Passive House, an ultra-efficient building standard that originated in Germany, has been used for single-family homes since its inception in 1990. Only recently has the concept made its way into the commercial market.
The Passive House standard requires buildings to use at least 80% less energy than a comparable conventional building, so air tightness is a must. The structure must be completely sealed against any air infiltration, at the same time preventing conditioned air from escaping. This means Building Teams must employ multiple layers of insulation in the walls, roof, and flooring, plus continuous air barriers and reliable windows and doors.
Once the building is completely sealed, a number of techniques can be engaged to regulate the temperature. Energy-recovery ventilators may be employed to keep a constant supply of fresh air circulating throughout the home. These heat exchange systems typically recycle the heat of exhaust air from kitchens and bathrooms by filtering it through the fresh air entering from the outside. This saves energy costs.
An analysis of the site and its climate also must also be completed. Effective planning of the window orientation can have a direct impact on the amount of natural daylight that will penetrate the space. Shading devices can be designed to control the amount of sun entering the space at any given time, which can contribute to heat gain.
Passive House enters the hospital sector
The Passive House concept is also spreading to other nonresidential sectors. The machinery and lighting required to run hospitals make them the largest users of energy across commercial sectors. In the Hoechst district of Frankfurt, Germany, a hospital renovation is set to become the first Passive House hospital in the world.
The state of Hesse completed a baseline study to determine the methods for executing such a large-scale PH project. The study notes that ventilation, heating and cooling, water, hygiene, and food service should all be considered when planning building systems around the Passive House standard in a healthcare setting. The study recommends the use of energy-efficient equipment, but notes that many medical devices have not yet been rated for their energy efficiency.
In multifamily buildings, the ratio of interior livable space to building envelope size is greater than that of a single-family home, so the envelope work is somewhat less demanding. Even so, the number of windows, doors, and balconies in multifamily projects means even more areas of the façade are vulnerable to air infiltration and expiration.
Despite these difficulties, commercial Building Teams are rising to the challenge. According to the Passive House Institute U.S., as of June 2014, 21 multifamily projects have been submitted for PHIUS Passive House certification: four have been fully certified, another four have been precertified and are under construction.
Stellar Apartments, Eugene, Ore., was the first multifamily project to achieve certification. Designed by Bergsund DeLaney Architecture & Planning for the St. Vincent de Paul Society of Lane County, this low-income housing project consisted of the construction of two nearly identical buildings.
The first, built to the Eugene Water and Electric Board’s Earth Advantage Standards, was designed to save 15% more energy versus a home built to code. The Building Team designed the second building to Passive House standards. The two buildings have identical floor plans, with six units on two stories, and are oriented in the same direction with similar shading. The main difference between them is the air tightness and the use of an energy-recovery system in the Passive House building.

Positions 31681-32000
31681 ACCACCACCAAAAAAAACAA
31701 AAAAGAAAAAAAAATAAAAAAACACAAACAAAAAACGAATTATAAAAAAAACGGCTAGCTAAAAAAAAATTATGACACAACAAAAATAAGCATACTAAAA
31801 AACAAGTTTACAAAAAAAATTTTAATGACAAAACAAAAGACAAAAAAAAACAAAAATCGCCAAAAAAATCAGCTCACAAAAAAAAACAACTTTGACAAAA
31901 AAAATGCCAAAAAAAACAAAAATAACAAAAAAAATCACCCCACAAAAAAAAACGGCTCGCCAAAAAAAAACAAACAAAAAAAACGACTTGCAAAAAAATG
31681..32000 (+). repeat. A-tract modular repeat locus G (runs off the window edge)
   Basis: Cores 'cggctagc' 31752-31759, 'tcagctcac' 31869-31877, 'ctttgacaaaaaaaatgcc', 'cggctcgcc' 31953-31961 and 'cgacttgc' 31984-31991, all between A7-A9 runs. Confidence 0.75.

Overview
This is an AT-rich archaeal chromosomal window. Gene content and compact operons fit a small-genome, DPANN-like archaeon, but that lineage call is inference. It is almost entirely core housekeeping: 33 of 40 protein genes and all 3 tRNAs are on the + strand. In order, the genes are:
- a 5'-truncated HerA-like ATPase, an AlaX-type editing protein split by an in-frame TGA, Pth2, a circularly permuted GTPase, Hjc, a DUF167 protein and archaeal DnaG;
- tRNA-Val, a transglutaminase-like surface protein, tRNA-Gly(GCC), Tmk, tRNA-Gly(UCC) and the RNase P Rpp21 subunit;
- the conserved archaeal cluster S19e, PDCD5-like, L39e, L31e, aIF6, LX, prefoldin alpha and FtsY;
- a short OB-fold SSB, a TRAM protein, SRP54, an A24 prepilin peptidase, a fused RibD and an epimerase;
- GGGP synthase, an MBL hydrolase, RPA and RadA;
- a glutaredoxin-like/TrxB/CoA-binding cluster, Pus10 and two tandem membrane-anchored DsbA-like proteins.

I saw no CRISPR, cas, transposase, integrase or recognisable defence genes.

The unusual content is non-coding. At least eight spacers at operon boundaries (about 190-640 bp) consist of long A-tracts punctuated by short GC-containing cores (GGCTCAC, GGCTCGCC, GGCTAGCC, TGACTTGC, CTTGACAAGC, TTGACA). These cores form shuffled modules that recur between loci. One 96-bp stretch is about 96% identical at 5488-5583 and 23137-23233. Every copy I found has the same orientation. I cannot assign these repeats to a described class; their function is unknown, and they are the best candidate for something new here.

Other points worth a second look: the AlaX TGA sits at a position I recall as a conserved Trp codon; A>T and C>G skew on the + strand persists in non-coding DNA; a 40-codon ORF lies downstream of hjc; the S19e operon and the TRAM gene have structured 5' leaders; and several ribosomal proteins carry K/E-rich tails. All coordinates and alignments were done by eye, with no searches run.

The buildings were completed in July 2013, and are under study by students at the University of Oregon. The researchers will compare the energy use and cost savings, air quality, light quality, and acoustics of the buildings to determine whether a significant difference exists.
Stellar Apartments in Eugene, Ore., consists of two nearly identical low-income apartment buildings built to different sustainable standards. One meets the city’s Earth Advantage Program requirements, while the other (pictured above and left) is the first multifamily building to achieve Passive House certification. The Building Team included St. Vincent DePaul Society of Lane County (owner), Bergsund DeLaney Architecture & Planning, Hohbach-Lewin Inc., Poage Engineering, and Dougherty Landscape Architects. Photo: courtesy Bergsund DeLaney Architecture & Planning
The Orchards at Orenco is currently under construction in Hillsboro, Ore. Phase 1 of this affordable housing project, owned by REACH Community Development, includes 57 units, making it the largest precertified Passive House building to date.
The facility will employ traditional methods of Passive House construction—a continuous air barrier, extra insulation, and heat recovery system—to achieve up to 90% reduction in energy bills for the tenants. The roof will be light in color to reflect solar heat; it will have a foot of insulation, which is almost four times that required by the local building code.
The Building Team is using triple-pane glazed windows, with European-style tilt-turn operation. It is common for Passive House buildings to use windows made in Europe, as double-hung or slider windows manufactured in the U.S. do not offer the tightness required for PH certification.
Building Teams can apply some of the principles to multifamily projects, regardless of whether they are able to achieve full certification. Extra insulation, greater attention to detail when sealing the building envelope, and energy-efficient heating and cooling systems can have a positive effect on a building’s performance regardless of whether the building is able to carry the Passive House label.